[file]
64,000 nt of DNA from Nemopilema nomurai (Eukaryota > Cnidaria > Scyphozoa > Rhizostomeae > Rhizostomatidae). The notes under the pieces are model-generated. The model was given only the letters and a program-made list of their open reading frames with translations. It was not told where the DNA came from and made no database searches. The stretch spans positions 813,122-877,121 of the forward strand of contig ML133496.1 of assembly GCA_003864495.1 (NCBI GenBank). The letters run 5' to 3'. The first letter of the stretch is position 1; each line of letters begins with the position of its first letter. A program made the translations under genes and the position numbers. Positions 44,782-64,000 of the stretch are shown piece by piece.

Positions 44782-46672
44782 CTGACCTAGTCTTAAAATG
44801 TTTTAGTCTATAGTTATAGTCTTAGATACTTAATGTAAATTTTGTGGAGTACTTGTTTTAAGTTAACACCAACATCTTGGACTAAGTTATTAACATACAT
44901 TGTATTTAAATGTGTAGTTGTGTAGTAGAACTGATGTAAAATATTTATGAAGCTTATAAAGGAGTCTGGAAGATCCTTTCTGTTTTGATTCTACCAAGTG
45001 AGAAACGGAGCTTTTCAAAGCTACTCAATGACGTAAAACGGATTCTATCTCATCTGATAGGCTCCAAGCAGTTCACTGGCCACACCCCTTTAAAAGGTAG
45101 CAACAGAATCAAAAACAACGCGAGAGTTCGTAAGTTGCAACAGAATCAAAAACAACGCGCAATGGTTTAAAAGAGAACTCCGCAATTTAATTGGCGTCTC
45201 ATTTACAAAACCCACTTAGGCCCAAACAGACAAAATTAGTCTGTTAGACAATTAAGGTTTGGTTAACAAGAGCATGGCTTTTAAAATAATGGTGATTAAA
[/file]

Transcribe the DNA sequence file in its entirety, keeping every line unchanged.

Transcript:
64,000 nt of DNA from Nemopilema nomurai (Eukaryota > Cnidaria > Scyphozoa > Rhizostomeae > Rhizostomatidae). The notes under the pieces are model-generated. The model was given only the letters and a program-made list of their open reading frames with translations. It was not told where the DNA came from and made no database searches. The stretch spans positions 813,122-877,121 of the forward strand of contig ML133496.1 of assembly GCA_003864495.1 (NCBI GenBank). The letters run 5' to 3'. The first letter of the stretch is position 1; each line of letters begins with the position of its first letter. A program made the translations under genes and the position numbers. Positions 44,782-64,000 of the stretch are shown piece by piece.

Positions 44782-46672
44782 CTGACCTAGTCTTAAAATG
44801 TTTTAGTCTATAGTTATAGTCTTAGATACTTAATGTAAATTTTGTGGAGTACTTGTTTTAAGTTAACACCAACATCTTGGACTAAGTTATTAACATACAT
44901 TGTATTTAAATGTGTAGTTGTGTAGTAGAACTGATGTAAAATATTTATGAAGCTTATAAAGGAGTCTGGAAGATCCTTTCTGTTTTGATTCTACCAAGTG
45001 AGAAACGGAGCTTTTCAAAGCTACTCAATGACGTAAAACGGATTCTATCTCATCTGATAGGCTCCAAGCAGTTCACTGGCCACACCCCTTTAAAAGGTAG
45101 CAACAGAATCAAAAACAACGCGAGAGTTCGTAAGTTGCAACAGAATCAAAAACAACGCGCAATGGTTTAAAAGAGAACTCCGCAATTTAATTGGCGTCTC
45201 ATTTACAAAACCCACTTAGGCCCAAACAGACAAAATTAGTCTGTTAGACAATTAAGGTTTGGTTAACAAGAGCATGGCTTTTAAAATAATGGTGATTAAA